It might be relevant to add that Mrs. Dachmann was among the world’s most stern and imposing fourth grade teachers, not “warm and fuzzy” in the least. She had a deep, almost booming, voice. Her hair reached almost to the ceiling (in a child’s imagination), and she wore it tightly pulled back in a grey bun that would rival Marge Simpson’s in height. She would patrol the classroom, demanding to see her students’ fingertips (yes, fingertips). Maria, like other kids, sometimes bit her nails out of nervousness. She would then cut or filed them very short so she wouldn’t feel the wrath of Mrs. Dachmann’s judgements.

Eventually, the dusty packet of biographical information about Lois Lenski did arrive. The long delay was because the publisher chose to send the materials fourth class whereas Maria’s friends got their materials much more quickly. Maria lived through the project, earning an “A” on it. She called it: “Lois Lenski: Friend of Children,” and she actually still had the project until fairly recently when someone at her mom’s house must have pitched it. She had saved it as a sign of research frustration and perseverance. And although she was much too little to understand the terms: “emotional regulation” (patience, willpower, not griping), she certainly had to put them into practice.

Although her parents struggled economically, they did buy for the family a full set of World Book Encyclopedias. Think: field guide to take on a night hike. Long before “Wikipedia” there was the paper encyclopedia, the work of seasoned writers, rigorous editors, talented designers and painstaking printers. Therefore, Margie had access to a lot of information, and when she wanted to research for fun, she could turn to her favorite topic, dogs. She never tired of learning about dogs, saving her money to buy a few tiny ceramic dogs and playing with her dog. In fact, to this day, she has a passion for pets -- sparked by her early and favorable experiences. True research passion is not about viewing something as a dreaded assignment; she knew this before the terrors of Mrs. Dachman. Like other children, she discovered the things she sincerely wanted to learn about stayed in her mind like magic. By studying the pictures of dogs in the encyclopedia, she developed the ability to guess what many mixed-breed canines who crossed her path were. Often she was right, but even when she was wrong she made a point of learning about that breed at the first opportunity.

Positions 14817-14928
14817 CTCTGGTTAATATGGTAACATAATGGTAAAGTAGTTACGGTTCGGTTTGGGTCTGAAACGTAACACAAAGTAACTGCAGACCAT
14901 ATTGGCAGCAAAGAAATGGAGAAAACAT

Adding to the love of dogs was the fact that they seemed drawn to her. She had a golden-retriever-cocker-spaniel mutt at home, but a neighborhood German shepherd “adopted her” and would walk her to school and wait for her to come out. Perhaps she reminded that dog of someone, and having a “guard dog” so dignified (and intimidating to others) added to the little girl’s status in the neighborhood. When hiking at night, bring a dog!

To be continued….a third experience could be added, and some of the verbiage above could be “cut” to make room and not run to far over the word count. The “adding research” will be explained in class.